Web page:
Youthful trainspotter turned adult photographer, John Sanderson has traveled across the United States, documenting the country's railroads. But you won't find any trains in his pictures.
Sony's new CMOS sensor is backside-illuminated and offers an all-pixel global reset function which should drastically reduce rolling shutter effect when panning.
Shoulderpod has converted its offerings into a lego-like modular system by offering all individual parts of existing products separately, allowing users to build exactly the rig they need for a specific project or simply replace a damaged part.
Photographer Felix AAA has spent the past ten years touring the world with a variety of musicians, capturing behind the scenes shots and portraits. He talks about some of his favorite images on the FujiFilm Blog.
A roll of film discovered in an Argus C2 from an Oregon Goodwill turned out to contain some incredible images – and has been re-united with the original owner's family.
Nikon's 28mm F1.4E ED appears to roundly complete the company's updated lineup of fast, professional prime lenses. We've already seen some initial images from a Nikon ambassador, but we've worked through a gallery of our own, with a lens of our own over the past week. Take a look.
Google is holding a competition that could see your Pixel photos gracing millions of screens.
Nikon's 100th birthday party continues worldwide as a distributor in Italy organized a one-of-a-kind feat: assembling the world's largest 'human camera' from over a thousand volunteers.
Ricoh has dropped the price of its Theta SC 360 spherical camera by to $199, a reduction of roughly $50. The camera features two 12MP sensors and can record Full HD video in addition to stills.
Photojournalist Pete Souza served as the presidential photographer for both Ronald Reagan and Barack Obama. In an interview with fellow photographer Marcia Nighswander, he discusses several of his most noteworthy images.
Photographer Michael Wolf has been documenting the crowded conditions of Tokyo's subway trains since the 1990s. The photos have gone viral regularly in the years since he started the project, and he just published the final edition in the series.
The just-launched OnePlus 5 is getting a minor update that should improve camera function.
A Belgian camera shop is showing off an extremely rare, limited 'Rex Edition' Nikon D500. The cosmetic alterations were provided by a customer's German Shepherd Rex, who got ahold of the camera within a day of its purchase.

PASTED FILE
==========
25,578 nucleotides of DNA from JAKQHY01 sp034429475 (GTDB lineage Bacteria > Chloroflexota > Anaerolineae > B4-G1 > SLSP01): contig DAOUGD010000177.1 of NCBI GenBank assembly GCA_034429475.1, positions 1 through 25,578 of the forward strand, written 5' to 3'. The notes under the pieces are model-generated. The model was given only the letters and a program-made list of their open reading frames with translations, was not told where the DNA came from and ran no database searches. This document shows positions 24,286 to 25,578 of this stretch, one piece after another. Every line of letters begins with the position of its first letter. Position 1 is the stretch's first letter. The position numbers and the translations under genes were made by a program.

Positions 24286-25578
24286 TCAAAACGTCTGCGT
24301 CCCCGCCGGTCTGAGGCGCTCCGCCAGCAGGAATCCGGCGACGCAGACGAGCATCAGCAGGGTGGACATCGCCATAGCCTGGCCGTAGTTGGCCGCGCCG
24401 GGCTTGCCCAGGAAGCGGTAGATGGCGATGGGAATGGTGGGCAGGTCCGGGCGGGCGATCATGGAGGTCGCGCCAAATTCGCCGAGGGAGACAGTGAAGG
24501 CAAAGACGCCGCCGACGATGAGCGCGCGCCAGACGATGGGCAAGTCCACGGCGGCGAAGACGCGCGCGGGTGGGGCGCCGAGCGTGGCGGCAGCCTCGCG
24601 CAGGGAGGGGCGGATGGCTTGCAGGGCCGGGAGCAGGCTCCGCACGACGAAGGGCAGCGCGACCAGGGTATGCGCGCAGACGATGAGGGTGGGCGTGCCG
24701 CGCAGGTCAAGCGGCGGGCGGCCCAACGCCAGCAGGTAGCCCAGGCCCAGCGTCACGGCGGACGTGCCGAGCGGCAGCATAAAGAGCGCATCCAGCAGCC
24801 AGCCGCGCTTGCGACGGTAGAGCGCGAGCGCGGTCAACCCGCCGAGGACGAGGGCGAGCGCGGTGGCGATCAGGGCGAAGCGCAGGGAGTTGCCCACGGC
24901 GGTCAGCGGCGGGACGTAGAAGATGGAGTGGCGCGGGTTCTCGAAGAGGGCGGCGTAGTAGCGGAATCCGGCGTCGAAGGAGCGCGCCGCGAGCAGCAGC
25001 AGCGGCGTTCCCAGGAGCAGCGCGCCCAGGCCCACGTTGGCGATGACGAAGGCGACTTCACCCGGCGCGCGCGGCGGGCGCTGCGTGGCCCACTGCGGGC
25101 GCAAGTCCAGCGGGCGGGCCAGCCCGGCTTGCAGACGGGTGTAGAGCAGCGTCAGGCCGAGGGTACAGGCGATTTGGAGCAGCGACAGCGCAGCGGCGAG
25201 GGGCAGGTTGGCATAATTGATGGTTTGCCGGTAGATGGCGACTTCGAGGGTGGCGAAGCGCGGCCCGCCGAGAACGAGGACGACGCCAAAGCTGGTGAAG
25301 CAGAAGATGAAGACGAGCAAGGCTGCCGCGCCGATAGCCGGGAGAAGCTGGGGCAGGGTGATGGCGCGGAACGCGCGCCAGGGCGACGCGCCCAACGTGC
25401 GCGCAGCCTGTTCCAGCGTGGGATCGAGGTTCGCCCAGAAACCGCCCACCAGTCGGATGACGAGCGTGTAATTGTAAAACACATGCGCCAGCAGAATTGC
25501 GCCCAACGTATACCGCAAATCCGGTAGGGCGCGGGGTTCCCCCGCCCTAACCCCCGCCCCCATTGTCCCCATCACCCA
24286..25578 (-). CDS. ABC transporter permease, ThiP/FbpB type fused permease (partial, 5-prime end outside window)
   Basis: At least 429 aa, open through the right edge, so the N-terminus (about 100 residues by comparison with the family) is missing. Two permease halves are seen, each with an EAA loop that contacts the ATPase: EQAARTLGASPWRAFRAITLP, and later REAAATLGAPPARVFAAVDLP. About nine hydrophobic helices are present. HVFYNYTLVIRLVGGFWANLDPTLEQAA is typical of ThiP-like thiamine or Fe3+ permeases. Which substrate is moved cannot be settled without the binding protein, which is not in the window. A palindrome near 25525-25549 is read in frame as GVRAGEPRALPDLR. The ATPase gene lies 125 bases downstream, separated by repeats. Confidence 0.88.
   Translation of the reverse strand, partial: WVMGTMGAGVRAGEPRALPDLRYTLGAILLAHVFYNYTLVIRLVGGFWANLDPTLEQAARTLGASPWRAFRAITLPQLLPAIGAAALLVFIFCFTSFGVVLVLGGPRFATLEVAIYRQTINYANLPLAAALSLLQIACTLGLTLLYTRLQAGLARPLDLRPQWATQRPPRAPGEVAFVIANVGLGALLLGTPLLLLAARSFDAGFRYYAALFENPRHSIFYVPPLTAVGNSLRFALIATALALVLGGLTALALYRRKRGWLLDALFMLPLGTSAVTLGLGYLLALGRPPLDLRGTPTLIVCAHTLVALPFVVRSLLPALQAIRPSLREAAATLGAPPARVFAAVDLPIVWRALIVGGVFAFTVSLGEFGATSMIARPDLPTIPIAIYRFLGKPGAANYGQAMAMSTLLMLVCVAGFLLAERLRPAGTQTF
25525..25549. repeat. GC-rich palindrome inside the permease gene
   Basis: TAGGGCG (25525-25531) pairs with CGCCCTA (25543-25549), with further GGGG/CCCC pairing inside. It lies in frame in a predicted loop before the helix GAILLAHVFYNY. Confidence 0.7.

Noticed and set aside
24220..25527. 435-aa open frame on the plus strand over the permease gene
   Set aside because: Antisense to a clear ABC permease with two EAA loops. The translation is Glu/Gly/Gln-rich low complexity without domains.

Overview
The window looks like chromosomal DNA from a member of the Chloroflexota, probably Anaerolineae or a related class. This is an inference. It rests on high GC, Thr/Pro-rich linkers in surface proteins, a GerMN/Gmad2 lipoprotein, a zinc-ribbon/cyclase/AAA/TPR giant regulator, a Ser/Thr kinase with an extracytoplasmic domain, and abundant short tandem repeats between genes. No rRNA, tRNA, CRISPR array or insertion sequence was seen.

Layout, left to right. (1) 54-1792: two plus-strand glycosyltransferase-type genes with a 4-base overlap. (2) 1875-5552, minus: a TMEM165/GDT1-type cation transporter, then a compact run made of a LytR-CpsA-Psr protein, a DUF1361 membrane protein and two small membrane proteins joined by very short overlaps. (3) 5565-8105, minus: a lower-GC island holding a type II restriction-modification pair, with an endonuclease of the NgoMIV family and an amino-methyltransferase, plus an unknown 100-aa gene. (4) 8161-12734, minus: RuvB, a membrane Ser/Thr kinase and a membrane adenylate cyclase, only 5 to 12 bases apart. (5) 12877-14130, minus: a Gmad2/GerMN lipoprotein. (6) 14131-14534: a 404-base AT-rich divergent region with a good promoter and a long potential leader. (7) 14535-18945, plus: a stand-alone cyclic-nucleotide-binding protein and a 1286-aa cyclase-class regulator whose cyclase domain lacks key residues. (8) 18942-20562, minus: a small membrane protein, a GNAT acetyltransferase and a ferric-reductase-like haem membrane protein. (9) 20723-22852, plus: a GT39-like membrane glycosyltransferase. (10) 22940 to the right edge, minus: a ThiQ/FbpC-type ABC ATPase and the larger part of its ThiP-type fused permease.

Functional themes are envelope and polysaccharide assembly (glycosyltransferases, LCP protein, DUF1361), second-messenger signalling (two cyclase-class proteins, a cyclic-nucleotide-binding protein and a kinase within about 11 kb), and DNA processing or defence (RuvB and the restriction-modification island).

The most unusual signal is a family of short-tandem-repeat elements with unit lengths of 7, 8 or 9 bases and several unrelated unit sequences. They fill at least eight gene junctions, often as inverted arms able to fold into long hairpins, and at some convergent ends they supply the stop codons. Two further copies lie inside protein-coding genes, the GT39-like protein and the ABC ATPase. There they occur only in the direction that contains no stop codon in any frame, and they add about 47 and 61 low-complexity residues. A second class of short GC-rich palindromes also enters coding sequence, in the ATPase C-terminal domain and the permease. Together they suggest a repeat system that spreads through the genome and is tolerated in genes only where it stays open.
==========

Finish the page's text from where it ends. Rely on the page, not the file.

Adobe says that many of its users have been relying on SkyBox for VR editing and it therefore made sense to make the plug-ins available to all subscribers through Creative Cloud.
The Pictar grip provides a number of customizable physical controls for your iPhone camera, but at its price point we would like to see better materials and build quality.
Peak Design's 'consider every detail' approach shines in the Everyday Backpack. While expensive, it's one of the best options out there for a photographer who needs to pack a lot of stuff in addition to gear.
If you're thinking of using Canon's sports glass on the Sony a9, think again. The ultra-fast camera slows way down when you attach off-brand glass.
The Polish town of Katowice is not famed as an area of beauty, but as all photographers know, that doesn't mean that beauty can't be found if you look in the right places. Mariusz Pietranek used a drone to look down on the colorful sedimentation tanks at an ironworks.
New York Times video journalist Ben Solomon spent a harrowing three weeks accompanying Iraqi Major Sajjad al-Hour as he and his men fought to retake Mosul from I.S. forces.
The 3D VR camera launched through a crowdfunding campaign in 2015 goes on sale beginning June 26.
Noctilucent clouds, a crescent moon and Venus were visible in the pre-dawn sky over Budapest yesterday. Photographer György Soponyai captured NASA's astronomy picture of the day.
Squirming pets won't sit still for photos? A Kickstarter campaign is looking to help.
Find out how Chris Burkard shifted from editorial photography to his true passions: landscapes, conservation and, of course, surfing.
The updated EyeEm app scans your camera roll and picks images that are composed particularly well, have the best quality, or highest chance of selling on EyeEm Market.